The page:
Consumer sentiment is back on the ascent, according to the latest Roy Morgan research. The broad-based nature of it is encouraging as we enter the peak Christmas trading period. Our composite growth indicator – which wraps together consumer and business sentiment – continues to signal strong growth.
The ANZ-Roy Morgan Consumer Confidence Index lifted from 121.8 in November to 126.5 in December, taking sentiment well off the 14-month low recorded last month. The readings are encouraging on several levels.
- Headline sentiment sits well above the long-term average of 118.8; we’re happy little campers heading into holiday season.
- ANZ-Roy Morgan Consumer Confidence is up as we hit the peak in Christmas trading; it can be the make-or-break period for retailers.
- Both the Current Conditions Index (a concurrent indicator of spending trends) and the Future Conditions Index lifted. This exemplifies the broad-based nature of the results.
- The improvement is not being driven by seasonality; our seasonally adjusted estimates were up too.
- The details are likewise encouraging with lifts in all five sub-categories. Households still feel better off financially compared to a year ago (+4 to +9). It’s still considered a great time to buy a major household item; +43 is pretty euphoric. The three forward-looking indicators (expectations regarding the economy in 1 and 5 years’ time, and wealth a year out) moved in a positive direction.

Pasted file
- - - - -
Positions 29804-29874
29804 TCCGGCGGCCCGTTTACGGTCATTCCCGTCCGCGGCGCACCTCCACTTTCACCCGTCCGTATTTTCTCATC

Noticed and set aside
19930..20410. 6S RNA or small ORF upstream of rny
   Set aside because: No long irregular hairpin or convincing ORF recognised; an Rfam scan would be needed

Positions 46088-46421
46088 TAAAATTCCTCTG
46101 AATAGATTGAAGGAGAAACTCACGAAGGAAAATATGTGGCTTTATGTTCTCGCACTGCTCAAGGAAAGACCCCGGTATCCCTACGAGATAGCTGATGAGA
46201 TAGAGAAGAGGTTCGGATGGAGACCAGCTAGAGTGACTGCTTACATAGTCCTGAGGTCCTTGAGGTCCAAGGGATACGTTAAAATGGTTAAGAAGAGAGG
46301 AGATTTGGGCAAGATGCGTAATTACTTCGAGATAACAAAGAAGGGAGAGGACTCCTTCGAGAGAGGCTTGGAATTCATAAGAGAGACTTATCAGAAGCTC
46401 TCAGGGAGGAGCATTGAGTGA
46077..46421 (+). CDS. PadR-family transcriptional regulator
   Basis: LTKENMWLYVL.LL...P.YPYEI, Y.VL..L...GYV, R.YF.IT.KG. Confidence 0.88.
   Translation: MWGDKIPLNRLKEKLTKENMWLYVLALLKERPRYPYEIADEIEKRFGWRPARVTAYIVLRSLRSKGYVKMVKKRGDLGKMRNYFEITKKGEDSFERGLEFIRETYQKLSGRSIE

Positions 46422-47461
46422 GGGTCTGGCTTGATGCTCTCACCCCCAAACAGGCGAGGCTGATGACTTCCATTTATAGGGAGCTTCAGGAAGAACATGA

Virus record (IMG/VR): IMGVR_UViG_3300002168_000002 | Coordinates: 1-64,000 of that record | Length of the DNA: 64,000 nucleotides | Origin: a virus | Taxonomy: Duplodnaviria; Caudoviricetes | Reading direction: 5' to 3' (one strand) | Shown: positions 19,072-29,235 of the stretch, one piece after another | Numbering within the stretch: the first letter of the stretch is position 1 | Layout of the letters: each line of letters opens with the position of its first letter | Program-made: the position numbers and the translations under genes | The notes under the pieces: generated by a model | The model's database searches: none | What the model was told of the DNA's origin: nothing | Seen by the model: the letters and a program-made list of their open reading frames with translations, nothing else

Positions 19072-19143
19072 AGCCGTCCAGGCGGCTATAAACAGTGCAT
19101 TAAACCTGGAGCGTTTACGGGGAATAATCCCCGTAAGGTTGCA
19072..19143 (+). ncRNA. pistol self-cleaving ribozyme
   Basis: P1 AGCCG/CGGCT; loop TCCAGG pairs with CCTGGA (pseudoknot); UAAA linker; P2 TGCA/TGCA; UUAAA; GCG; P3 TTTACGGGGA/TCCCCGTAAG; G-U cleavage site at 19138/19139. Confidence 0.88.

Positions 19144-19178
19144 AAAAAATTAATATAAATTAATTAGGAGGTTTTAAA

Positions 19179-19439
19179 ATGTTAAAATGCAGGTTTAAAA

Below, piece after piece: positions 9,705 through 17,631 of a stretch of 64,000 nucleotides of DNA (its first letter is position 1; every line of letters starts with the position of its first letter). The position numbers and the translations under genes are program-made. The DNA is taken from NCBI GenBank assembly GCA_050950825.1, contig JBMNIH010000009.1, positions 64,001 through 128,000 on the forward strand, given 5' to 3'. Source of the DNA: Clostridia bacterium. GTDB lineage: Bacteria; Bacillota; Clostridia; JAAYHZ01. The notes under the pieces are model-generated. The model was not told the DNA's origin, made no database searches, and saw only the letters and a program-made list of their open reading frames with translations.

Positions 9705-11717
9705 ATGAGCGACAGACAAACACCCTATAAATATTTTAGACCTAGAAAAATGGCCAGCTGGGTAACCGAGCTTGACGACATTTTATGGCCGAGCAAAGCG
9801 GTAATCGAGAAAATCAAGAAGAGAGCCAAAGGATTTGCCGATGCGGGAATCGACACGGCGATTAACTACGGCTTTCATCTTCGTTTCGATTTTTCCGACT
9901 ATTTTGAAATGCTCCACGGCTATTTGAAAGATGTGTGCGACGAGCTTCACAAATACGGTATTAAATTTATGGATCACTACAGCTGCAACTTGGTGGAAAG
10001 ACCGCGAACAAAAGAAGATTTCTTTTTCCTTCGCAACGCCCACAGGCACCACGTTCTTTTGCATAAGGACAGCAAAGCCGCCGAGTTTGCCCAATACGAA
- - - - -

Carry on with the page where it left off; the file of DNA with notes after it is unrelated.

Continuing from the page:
It’s easy to identify candidates as to why confidence is on the way back up.
House prices are firming again. A pre-election lull has been replaced by a post-election bounce.
Mortgage rates have fallen.
Petrol prices have come down, delivering an effective pay rise.
Employment prospects remain strong.
Inflation is low, and in some pockets deflation rules. Price competition in retailing is aggressive and power resides with the consumer.
Roy Morgan researchers commented: “Our Composite Confidence gauge (which combines sentiment from both businesses and consumers) remains incredibly buoyant. We eye both consumer and business sentiment because together they represent both the buyer and selling side of the equation. Four percent plus growth is signalled. That looks exaggerated to us but we’ll go with the spirit. There appears no stopping this locomotive despite some cracks in the likes of dairying.”